Quick thinking by University of Iowa Tippie College of Business leaders arranges last-minute summer work experiences for students whose internships vanished in the pandemic haze.
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Tom Snee
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Inoussa Maiga
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Tippie College of Business senior Mariah Kluesner (on screen), from Farley, Iowa, speaks with Nawsheen Hosenally, a 2017 Mandela Washington Fellowship alumna who ownsMEDIAPROD, a communication service for development agencies in Ouagadougou, Burkina Faso. Kluesner helped update the business’ overall digital communications strategy during a summer internship.

When the COVID-19 pandemic shut down college campuses and businesses, thousands of planned summer internships disappeared too.

But 36 students in the Tippie College of Business found a Plan B summer internship thanks to the university’s relationship with the U.S. State Department’s Mandela Washington Fellowship for Young African Leaders. The Tippie students are interning this summer with alumni of the Mandela Washington Fellowship who own businesses in their home countries in Africa.

“It works really well for the students and the fellows,” says Dimy Doresca, director of the Institute for International Business in the Tippie College of Business and academic director of the Mandela Washington Fellowship at Iowa. “The students who wouldn’t have anything to do are getting a unique international business experience and cross-cultural opportunity, while the alumni fellows are getting advice to help their businesses grow.”

The Mandela Washington Fellowship started in 2014 and brings hundreds of young entrepreneurs and policymakers from African countries to the United States every summer to learn about business and government. Since its inception, nearly 4,400 alumni have completed the fellowship. Iowa has hosted 25 fellows every year since 2016, and now has 100 alumni.

But the State Department postponed this year’s program because of the pandemic. At the same time, employers around the country were dropping their summer internship programs, costing university students the opportunity to build their careers with on-the-job experience.

Doresca saw an opportunity: match a suddenly internship-less Tippie student with a Mandela Washington Fellowship alum. Working with Cindy Meis, director of career management for the Tippie College’s specialized master’s programs, and Nicholas Kavanaugh, assistant director of undergraduate experiential learning, it took only about a month of planning for the African Innovators program to come together.

“Now, any student who wanted an internship was able to have one, even though it’s different than what they expected,” says Meis.

“This is a one-of-a-kind experience to learn about a whole different economy. I’m thankful the university was able to host this, not just to have something on my résumé for the summer, but because it’s so interesting and I can learn about another country. It feels great to see the work that we’re doing is highly valued and will save farmers time, money, and improve their quality of life.”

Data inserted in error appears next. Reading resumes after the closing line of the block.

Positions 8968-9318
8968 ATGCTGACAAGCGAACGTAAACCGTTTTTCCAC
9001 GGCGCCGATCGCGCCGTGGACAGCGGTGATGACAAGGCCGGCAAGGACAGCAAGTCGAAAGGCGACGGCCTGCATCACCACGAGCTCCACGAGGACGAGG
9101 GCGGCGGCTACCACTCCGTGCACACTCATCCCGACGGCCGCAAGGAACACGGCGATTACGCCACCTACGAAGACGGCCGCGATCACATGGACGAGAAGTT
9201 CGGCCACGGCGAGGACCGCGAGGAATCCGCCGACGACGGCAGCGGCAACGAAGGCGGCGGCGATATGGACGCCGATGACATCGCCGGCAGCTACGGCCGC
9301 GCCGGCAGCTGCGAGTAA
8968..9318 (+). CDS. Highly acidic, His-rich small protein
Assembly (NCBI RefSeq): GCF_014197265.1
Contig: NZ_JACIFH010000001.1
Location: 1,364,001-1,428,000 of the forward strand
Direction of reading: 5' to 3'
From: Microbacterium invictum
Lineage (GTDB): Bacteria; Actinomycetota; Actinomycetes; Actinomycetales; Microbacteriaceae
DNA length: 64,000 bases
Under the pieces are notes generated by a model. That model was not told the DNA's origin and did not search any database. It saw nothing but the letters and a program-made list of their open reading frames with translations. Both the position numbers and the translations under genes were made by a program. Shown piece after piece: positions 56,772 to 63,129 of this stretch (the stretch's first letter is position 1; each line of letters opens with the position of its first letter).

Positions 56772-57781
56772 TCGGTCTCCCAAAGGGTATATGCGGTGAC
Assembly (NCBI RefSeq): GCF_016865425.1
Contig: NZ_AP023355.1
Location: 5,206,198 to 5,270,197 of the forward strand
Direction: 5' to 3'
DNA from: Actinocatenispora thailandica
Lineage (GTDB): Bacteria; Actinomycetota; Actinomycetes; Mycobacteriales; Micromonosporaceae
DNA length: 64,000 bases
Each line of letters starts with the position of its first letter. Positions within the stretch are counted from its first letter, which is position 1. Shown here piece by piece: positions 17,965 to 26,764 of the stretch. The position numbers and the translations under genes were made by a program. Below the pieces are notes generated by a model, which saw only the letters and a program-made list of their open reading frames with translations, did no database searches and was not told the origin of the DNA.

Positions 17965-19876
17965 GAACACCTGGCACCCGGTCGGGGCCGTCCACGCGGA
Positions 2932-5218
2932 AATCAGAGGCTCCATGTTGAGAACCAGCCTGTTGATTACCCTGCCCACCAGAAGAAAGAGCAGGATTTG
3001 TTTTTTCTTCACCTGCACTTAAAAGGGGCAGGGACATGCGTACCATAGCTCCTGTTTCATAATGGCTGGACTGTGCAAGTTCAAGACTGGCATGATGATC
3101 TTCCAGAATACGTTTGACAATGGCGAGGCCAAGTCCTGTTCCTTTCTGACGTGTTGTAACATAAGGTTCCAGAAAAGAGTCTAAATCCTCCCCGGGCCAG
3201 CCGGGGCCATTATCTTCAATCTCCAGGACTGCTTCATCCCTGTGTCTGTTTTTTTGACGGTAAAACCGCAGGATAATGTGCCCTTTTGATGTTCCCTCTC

Benjamin Bertell
master in business analytics student, UI Tippie College of Business

The African Innovators interns are 25 undergraduates and 11 graduate students, and come from most of the Tippie College’s academic departments. The internships last from June 15 to Aug. 6, and the interns work 15 to 20 hours a week from their homes across Iowa and the United States—and, in the case of one international student, Brazil. They communicate with their mentors using Zoom, telephones, or email and are flexible with each other to work over time zone differences that range from five to seven hours.

Doresca says the interns are doing a variety of projects for the entrepreneurs, including a lot of digital marketing and social media. He says the pandemic has shown the entrepreneurs the importance of social media and online marketing in reaching their customers.

He says interns are also helping to build things like accounting recordkeeping, inventory databases, and financial reporting systems.

Tippie senior Mariah Kluesner is working with Nawsheen Hosenally, a 2017 Mandela Washington Fellowship alumna who ownsMEDIAPROD, a communication service for development agencies in Ouagadougou, Burkina Faso. As one of its services, MEDIAPROD launched AgriBusiness TV in 2016, a web TV channel that provides helpful information for farmers and encourages young people to pursue careers in agriculture. Although the channel has a lot of followers, Hosenally says she worries it’s going stale after four years, and she wants to freshen it up.